child abuseThe two men who operate the Oklahoma Predator Prevention say that their only mission is to keep Oklahoma kids safe but, now, the men are who try and expose sexual predators to the law, are facing the law.

NBC made Chris Hanson famous for identifying, then setting up and busting active internet sexual predators that were on the prowl. We saw both professional and blue-collar men show up at a strange house with liquor, drugs, and sex toys in hand ready to meet and engage with a 13-year-old girl. When busted they would cry, beg and plea with Hanson not to “ruin their lives,” by calling law enforcement.

Oklahoma Predator Prevention has taken NBC’s model and started their own crusade to better Green Country and Canadian County. Now it seems that one of Oklahoma Predator Prevention’s alleged predators is fighting back.

“Basically we bust child predators,” Russel Goodwin told News 4.

Russell Goodwin and Jeremy Thomas started Oklahoma Predator Prevention (OPP) just over a year ago. Online, they pose as 13-, 14- and 15-year-old girls. Older men engage with them. The two then try to set up in person meetings and confront the person. Thomas and Goodwin are not in any way involved with law enforcement. The two post their videos of alleged predators that are “caught in the act,” on their Facebook page.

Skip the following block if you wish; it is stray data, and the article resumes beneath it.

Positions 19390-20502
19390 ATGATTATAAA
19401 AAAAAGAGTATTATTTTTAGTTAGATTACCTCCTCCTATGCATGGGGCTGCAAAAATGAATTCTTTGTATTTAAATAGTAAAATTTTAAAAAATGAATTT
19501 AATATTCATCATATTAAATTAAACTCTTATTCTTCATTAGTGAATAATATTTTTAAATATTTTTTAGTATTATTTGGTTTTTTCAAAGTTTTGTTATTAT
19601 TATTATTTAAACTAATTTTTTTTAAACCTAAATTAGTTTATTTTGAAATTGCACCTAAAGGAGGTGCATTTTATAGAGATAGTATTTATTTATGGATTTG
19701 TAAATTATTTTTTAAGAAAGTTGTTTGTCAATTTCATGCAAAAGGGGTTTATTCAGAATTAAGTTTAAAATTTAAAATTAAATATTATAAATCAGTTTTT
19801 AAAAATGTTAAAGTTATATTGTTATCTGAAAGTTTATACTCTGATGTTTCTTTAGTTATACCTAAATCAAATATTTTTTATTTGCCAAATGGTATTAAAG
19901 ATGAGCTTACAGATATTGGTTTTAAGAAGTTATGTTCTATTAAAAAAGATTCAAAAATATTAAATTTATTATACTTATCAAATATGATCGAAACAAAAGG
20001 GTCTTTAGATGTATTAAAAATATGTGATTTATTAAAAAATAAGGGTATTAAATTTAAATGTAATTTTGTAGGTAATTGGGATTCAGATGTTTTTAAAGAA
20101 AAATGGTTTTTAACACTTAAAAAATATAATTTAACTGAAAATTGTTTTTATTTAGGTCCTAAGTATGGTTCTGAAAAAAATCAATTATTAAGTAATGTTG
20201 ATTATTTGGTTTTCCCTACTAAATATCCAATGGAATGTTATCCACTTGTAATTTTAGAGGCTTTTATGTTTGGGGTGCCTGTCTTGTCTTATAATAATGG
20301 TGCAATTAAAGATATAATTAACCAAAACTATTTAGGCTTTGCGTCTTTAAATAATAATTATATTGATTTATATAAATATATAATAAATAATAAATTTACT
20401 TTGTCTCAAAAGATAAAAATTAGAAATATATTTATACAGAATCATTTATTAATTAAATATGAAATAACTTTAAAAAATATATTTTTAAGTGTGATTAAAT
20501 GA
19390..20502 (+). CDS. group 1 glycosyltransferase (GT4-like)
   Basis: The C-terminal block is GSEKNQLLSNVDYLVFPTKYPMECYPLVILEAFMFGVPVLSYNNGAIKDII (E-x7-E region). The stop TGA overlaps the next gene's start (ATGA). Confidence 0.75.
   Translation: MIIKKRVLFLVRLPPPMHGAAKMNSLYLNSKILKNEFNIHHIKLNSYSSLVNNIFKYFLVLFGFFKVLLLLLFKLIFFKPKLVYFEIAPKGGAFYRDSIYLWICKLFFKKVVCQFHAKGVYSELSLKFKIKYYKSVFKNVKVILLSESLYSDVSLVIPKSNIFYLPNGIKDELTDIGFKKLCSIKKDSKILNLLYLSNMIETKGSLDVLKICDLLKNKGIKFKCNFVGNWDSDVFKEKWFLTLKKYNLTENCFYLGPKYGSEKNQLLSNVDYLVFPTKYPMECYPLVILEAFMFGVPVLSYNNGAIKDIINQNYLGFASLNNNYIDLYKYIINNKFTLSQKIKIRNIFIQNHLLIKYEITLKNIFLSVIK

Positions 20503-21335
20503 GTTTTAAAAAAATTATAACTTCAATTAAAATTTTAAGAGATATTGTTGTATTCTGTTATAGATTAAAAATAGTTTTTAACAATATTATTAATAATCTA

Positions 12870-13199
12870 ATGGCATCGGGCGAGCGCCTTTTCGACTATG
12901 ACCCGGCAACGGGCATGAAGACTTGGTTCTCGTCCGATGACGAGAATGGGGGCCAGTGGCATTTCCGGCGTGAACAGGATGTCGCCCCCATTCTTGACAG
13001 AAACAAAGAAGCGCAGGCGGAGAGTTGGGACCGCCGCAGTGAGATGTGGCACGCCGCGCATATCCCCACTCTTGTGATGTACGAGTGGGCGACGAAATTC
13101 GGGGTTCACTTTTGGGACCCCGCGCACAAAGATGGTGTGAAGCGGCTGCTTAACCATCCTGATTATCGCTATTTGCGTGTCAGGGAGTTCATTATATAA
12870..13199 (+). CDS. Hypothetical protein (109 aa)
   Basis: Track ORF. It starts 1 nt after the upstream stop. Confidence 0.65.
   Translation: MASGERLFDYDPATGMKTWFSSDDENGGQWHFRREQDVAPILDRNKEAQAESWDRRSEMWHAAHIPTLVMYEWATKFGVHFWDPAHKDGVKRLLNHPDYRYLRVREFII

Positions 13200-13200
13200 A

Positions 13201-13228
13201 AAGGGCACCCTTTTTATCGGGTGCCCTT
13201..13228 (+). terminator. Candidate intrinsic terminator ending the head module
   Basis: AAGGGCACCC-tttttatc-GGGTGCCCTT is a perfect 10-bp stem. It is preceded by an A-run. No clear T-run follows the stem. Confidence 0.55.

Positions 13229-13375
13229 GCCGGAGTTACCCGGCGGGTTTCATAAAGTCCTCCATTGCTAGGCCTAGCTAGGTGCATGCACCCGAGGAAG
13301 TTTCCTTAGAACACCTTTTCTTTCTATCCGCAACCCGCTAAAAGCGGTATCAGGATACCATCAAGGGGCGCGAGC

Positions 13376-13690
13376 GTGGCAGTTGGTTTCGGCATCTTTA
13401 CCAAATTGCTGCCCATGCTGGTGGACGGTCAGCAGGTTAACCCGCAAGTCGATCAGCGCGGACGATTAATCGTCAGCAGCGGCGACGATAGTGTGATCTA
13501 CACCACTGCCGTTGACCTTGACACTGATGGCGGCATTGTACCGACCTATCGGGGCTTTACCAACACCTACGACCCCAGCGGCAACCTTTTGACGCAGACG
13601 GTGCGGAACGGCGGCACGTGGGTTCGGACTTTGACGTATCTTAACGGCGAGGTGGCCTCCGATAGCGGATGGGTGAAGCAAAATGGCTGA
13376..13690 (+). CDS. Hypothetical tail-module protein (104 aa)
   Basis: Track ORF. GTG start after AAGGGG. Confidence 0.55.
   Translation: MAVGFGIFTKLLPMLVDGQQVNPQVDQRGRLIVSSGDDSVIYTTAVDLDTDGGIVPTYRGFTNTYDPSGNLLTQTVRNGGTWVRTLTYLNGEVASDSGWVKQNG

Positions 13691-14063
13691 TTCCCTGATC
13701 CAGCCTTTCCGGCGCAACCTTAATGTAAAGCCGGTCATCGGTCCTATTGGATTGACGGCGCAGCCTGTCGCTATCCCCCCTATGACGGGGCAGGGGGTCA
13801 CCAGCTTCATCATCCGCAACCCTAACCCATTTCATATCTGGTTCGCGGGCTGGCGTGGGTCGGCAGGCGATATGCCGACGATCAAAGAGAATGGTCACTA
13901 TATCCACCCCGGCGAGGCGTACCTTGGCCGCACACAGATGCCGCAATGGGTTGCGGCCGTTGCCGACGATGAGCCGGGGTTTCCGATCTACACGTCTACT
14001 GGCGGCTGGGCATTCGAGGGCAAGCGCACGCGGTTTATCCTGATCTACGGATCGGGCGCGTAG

Some of Goodwins and Thomas’ videos have received views that reach into the hundreds of thousands on Facebook. For the most part, the comments are supportive of the actions of the two crime fighters, but now this good work has taken Goodwin and Russell from the streets to the courtroom in Canadian County.

“Anything you do, you are going to do some type of negativity that comes along with it; I’d say it’s 97% good, 3%bad,” Goodwin told News 4.

Some of the 3% bad is now showing up as a civil case in Canadian County, Oklahoma. Records show that a man is suing Goodwin and Thomas for $10,000, claiming defamation of character. The suit stems from an incident in September when the OPP set up a sting in for the man in Yukon. Records do show that the man suing the pair has not been arrested by any law enforcement agency and has no charges pending.

Via Facebook, Goodwin, and Thomas showed text messages they said were sent from the man in question, confirming that he was under the impression that he was trading texts with a girl he believed to be underage. OPP said that the texts go on to show the man did, in fact, send sexually suggestive messages before the meet time.

The suit claims the videos of the plaintiff made by OPP have caused him financial loss, damage to his reputation and emotional injury. The plaintiff even claims the defendants personally called his employer, wife, and ex-wife to further spread allegations that the plaintiff is a sexual predator.

“He has admitted to knowing that she was 14. He’s admitted to agreeing meeting up, and they are trying to sue us and get money for defamation and slander when everything we said happened  and we devalued his ability in society and his reputation,” Thomas told News 4.

“So, you are telling me this guy can go out and prey on children, and get away with it and then try to get a judgement against us, get some money from us; nah, nah, nah, that’s not how it works,” Goodwin said.

There has been no comment from either side as the judge hearing the case issued a gag order on Monday.

Thomas and Goodwin said they are now seeking donations for legal counsel to help them in the lawsuit.

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